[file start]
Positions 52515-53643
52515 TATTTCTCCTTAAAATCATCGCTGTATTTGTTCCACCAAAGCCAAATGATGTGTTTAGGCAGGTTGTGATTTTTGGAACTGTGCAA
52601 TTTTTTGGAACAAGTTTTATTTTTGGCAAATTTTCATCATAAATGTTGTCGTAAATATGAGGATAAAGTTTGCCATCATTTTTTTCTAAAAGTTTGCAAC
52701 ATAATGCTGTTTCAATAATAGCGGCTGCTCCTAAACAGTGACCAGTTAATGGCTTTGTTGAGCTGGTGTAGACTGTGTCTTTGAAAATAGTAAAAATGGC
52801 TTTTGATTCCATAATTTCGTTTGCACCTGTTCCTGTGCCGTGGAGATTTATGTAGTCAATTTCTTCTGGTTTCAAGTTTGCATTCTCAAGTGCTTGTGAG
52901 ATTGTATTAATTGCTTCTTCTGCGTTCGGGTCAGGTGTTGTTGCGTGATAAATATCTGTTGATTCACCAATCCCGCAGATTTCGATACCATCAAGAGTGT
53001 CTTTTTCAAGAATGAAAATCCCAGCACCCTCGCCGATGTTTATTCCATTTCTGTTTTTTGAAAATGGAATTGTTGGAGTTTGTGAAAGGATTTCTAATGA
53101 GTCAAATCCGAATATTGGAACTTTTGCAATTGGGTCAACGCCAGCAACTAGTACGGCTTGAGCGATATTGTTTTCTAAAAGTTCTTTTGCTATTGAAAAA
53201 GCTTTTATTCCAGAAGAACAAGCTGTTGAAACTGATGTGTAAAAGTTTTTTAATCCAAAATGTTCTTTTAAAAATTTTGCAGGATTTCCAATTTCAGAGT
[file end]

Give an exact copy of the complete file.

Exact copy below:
Positions 52515-53643
52515 TATTTCTCCTTAAAATCATCGCTGTATTTGTTCCACCAAAGCCAAATGATGTGTTTAGGCAGGTTGTGATTTTTGGAACTGTGCAA
52601 TTTTTTGGAACAAGTTTTATTTTTGGCAAATTTTCATCATAAATGTTGTCGTAAATATGAGGATAAAGTTTGCCATCATTTTTTTCTAAAAGTTTGCAAC
52701 ATAATGCTGTTTCAATAATAGCGGCTGCTCCTAAACAGTGACCAGTTAATGGCTTTGTTGAGCTGGTGTAGACTGTGTCTTTGAAAATAGTAAAAATGGC
52801 TTTTGATTCCATAATTTCGTTTGCACCTGTTCCTGTGCCGTGGAGATTTATGTAGTCAATTTCTTCTGGTTTCAAGTTTGCATTCTCAAGTGCTTGTGAG
52901 ATTGTATTAATTGCTTCTTCTGCGTTCGGGTCAGGTGTTGTTGCGTGATAAATATCTGTTGATTCACCAATCCCGCAGATTTCGATACCATCAAGAGTGT
53001 CTTTTTCAAGAATGAAAATCCCAGCACCCTCGCCGATGTTTATTCCATTTCTGTTTTTTGAAAATGGAATTGTTGGAGTTTGTGAAAGGATTTCTAATGA
53101 GTCAAATCCGAATATTGGAACTTTTGCAATTGGGTCAACGCCAGCAACTAGTACGGCTTGAGCGATATTGTTTTCTAAAAGTTCTTTTGCTATTGAAAAA
53201 GCTTTTATTCCAGAAGAACAAGCTGTTGAAACTGATGTGTAAAAGTTTTTTAATCCAAAATGTTCTTTTAAAAATTTTGCAGGATTTCCAATTTCAGAGT